Monday, August 31, 2015

New England Patriots' Projected 53 - The Everybody Hates Dobson Edition

Everybody hates Aaron Dobson.

The third-year pass catcher played his first snaps in nearly 10 months on Friday night and actually looked like a guy who hasn't played a lot of football lately. Imagine that.

Even though he has some culpability to claim for the two interceptions thrown by Brady against the Panthers, it's important to remember that when it comes to pitch and catch, it takes two to tango.

Brady threw the ball behind him on the first interception, though the twisting Dobson got both hands on the ball - the kind of play that Dobson routinely made in college - but double-clutched the ball, allowing Panthers' corner Peanut Tillman to gain shared possession of it. Once they hit the ground in tandem, however, Tillman had wrestled the ball away from him and the officials awarded possession to Carolina...

...while on the second interception he appeared to round off his crossing route instead of planting and exploding back towards the ball. But the way that safety Kurt Coleman broke on the ball suggests that it wouldn't have made much difference at all, as he undercut the route by several yards.

The two plays epitomized how the naturally talented speedster manages to frustrate all kinds of folks, from the coaching staff to the media to the fanbase, the latter of which have taken to social media stumping for his release - and many media outlets are prophesying that Dobson may have been playing for a roster spot last Friday.

But there are a couple of things that are not being added to the equation when it comes to the third year wideout. First, is his lengthy injury history - starting with hamstring issues that limited him in his rookie training camp, the bandage trail saw him suffer a stress fracture in his left foot during the epic come-from-behind overtime win over Denver in week 12, requiring surgery to permanently implant a screw to hold the bones together...

...which limited his participation in his sophomore training camp and, after some internal disciplinary issues were resolved, Dobson played a couple of games before the hamstring issue arose again, ending his 2014 season.

In two seasons, Dobson has played in exactly half of the games, and has been relatively productive when on the field.

While Dobson should be part of the solution instead of contributing to the problems that have caused the first-team offense to stall, it is also true that throwing an experienced receiver into the pattern with a bunch of no-name bubble biters is akin to throwing fresh meat to a pack of wolves - the same analogy that can be used to excuse the seemingly sub par performances along the offensive line.

The offense as a whole has been running in all three preseason games without top pass catchers Rob Gronkowski, Julian Edelman and Brandon Lafell, which causes increased focus by the opposing defense on any other position player on the offense, particularly one with any professional experience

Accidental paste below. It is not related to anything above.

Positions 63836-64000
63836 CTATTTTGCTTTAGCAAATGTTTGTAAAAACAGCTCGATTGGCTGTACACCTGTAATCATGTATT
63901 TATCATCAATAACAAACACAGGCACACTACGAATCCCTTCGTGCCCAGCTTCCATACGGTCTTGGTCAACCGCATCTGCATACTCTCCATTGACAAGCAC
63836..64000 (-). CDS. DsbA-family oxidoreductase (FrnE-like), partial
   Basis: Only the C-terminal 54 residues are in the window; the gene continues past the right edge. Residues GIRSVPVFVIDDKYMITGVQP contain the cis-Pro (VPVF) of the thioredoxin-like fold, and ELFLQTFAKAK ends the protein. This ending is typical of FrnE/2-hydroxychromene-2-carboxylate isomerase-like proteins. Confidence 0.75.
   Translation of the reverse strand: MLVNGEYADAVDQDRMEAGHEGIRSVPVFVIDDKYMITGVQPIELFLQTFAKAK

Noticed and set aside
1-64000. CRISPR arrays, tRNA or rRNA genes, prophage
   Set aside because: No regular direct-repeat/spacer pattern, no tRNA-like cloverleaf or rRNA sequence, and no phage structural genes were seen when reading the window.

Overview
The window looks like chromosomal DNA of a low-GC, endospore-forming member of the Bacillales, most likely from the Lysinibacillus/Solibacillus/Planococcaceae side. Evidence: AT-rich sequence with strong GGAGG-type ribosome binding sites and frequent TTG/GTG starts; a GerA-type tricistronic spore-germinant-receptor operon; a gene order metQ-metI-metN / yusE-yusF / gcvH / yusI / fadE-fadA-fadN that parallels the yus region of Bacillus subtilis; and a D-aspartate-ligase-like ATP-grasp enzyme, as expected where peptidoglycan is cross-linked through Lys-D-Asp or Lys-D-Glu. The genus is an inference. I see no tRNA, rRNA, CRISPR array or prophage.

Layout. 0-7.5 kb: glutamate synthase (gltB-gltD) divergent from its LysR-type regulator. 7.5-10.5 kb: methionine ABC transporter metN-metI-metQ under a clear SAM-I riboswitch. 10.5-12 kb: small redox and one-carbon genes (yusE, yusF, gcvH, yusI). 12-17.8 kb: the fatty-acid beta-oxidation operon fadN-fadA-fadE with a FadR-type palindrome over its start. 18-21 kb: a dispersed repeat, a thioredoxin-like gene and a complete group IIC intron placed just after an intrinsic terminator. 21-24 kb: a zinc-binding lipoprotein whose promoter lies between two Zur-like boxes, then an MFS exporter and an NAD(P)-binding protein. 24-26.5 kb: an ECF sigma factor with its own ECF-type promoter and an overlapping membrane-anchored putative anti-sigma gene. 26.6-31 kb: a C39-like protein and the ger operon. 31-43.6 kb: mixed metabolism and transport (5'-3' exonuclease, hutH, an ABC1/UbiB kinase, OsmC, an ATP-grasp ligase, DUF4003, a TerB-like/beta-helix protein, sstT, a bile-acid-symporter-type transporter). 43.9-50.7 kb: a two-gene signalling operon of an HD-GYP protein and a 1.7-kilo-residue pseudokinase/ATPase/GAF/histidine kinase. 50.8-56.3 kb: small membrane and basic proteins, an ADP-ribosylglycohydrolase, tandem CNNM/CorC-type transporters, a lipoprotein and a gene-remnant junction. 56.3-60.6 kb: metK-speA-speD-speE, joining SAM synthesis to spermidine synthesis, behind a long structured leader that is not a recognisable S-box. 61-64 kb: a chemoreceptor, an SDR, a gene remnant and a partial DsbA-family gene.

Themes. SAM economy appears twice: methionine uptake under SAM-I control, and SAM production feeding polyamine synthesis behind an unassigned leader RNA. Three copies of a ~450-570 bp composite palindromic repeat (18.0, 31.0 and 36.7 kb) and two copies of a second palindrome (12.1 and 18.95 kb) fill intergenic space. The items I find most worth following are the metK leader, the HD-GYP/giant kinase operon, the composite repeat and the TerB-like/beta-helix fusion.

But because Dobson has been maligned by the media since being drafted out of Marshall with unfair comparisons by some in the media to Randy Moss, given his speed, size and knack for the spectacular catch, most fans consider him a bust and want him to be cut - but here's the thing: even if the Patriots were inclined to cave into public scrutiny and hate on Dobson, are there better options on the team?

The answer to that is, of course, no - at least not while LaFell is on the PUP and Reggie Wayne is still trying to grasp the playbook. Because, believe it or not, Belichick learns from his past mistakes and is rarely an error repeater - so for him to put himself in position to have to endure another 2013 in terms of inexperience and injury in the pass catching corps would rub against everything Belichick stands for.

Danny Amendola has been through it due to his injury woes, and experienced the same volume of hate that Dobson is enduring right now. Kyle Arrington went through it for years and a certain quarterback named Tom Brady took multiple shots to his position as a second-year backup who was forced to take over for an immensely popular incumbent due to injury, and struggled in his first half dozen starts.

Take that for what it's worth.

Our projected 53 man roster:

Quarterbacks (2)

Tom Brady
Jimmy Garoppolo

There is a certain comfort level that fans are feeling with Garoppolo these days.

Sure, he is young and he hasn't gotten it all figured out yet, but he knows what a pair of bonehead plays he made on his first series in the win over the Panthers, two near picks that should have been six points each.

When asked what happened on the plays, he said simply, "Good fortune, I guess. Those are throws you can't make and you just have to learn from them." There really isn't much need for narrative here, other than stating the obvious. Both quarterbacks have been without most of their first-team supporting cast all preseason, and it has been Garoppolo that has had the misfortune of playing the majority of the snaps.

He took a beating against the Packers, but really started to come on in the past two games, and now has achieved somewhat of a vote of confidence with the New England media and fan base in anticipation of the outcome of Brady's motion to vacate his four game suspension - which is complicated in and of itself.

Look for Garoppolo to start the final preseason game then give way to Ryan Lindley, the rumored third quarterback, as the team needs to get him some snaps before the season starts. Of course, this is all subject to what happens with Brady's court case. The Judge in the case knows the time table that Brady is subject to, and may issue a ruling as early as Tuesday morning. Either way, it gives the Patriots a much clearer idea of how to proceed going forward.

Running backs (5)

LeGarrette Blount
Jonas Gray
James White
Dion Lewis
Brandon Bolden